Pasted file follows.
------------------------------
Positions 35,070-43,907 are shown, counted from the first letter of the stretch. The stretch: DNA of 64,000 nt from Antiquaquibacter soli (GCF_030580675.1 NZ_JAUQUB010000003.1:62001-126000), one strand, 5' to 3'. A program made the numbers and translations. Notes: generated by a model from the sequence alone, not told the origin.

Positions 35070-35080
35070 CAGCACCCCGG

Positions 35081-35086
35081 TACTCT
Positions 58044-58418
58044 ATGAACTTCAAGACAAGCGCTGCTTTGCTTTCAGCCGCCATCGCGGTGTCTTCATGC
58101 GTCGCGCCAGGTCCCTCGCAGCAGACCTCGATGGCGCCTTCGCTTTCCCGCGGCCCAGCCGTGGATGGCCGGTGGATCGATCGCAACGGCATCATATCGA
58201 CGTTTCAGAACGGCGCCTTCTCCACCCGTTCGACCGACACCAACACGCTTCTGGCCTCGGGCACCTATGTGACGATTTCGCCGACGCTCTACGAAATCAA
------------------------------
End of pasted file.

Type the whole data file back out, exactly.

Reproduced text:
Positions 35,070-43,907 are shown, counted from the first letter of the stretch. The stretch: DNA of 64,000 nt from Antiquaquibacter soli (GCF_030580675.1 NZ_JAUQUB010000003.1:62001-126000), one strand, 5' to 3'. A program made the numbers and translations. Notes: generated by a model from the sequence alone, not told the origin.

Positions 35070-35080
35070 CAGCACCCCGG

Positions 35081-35086
35081 TACTCT
Positions 58044-58418
58044 ATGAACTTCAAGACAAGCGCTGCTTTGCTTTCAGCCGCCATCGCGGTGTCTTCATGC
58101 GTCGCGCCAGGTCCCTCGCAGCAGACCTCGATGGCGCCTTCGCTTTCCCGCGGCCCAGCCGTGGATGGCCGGTGGATCGATCGCAACGGCATCATATCGA
58201 CGTTTCAGAACGGCGCCTTCTCCACCCGTTCGACCGACACCAACACGCTTCTGGCCTCGGGCACCTATGTGACGATTTCGCCGACGCTCTACGAAATCAA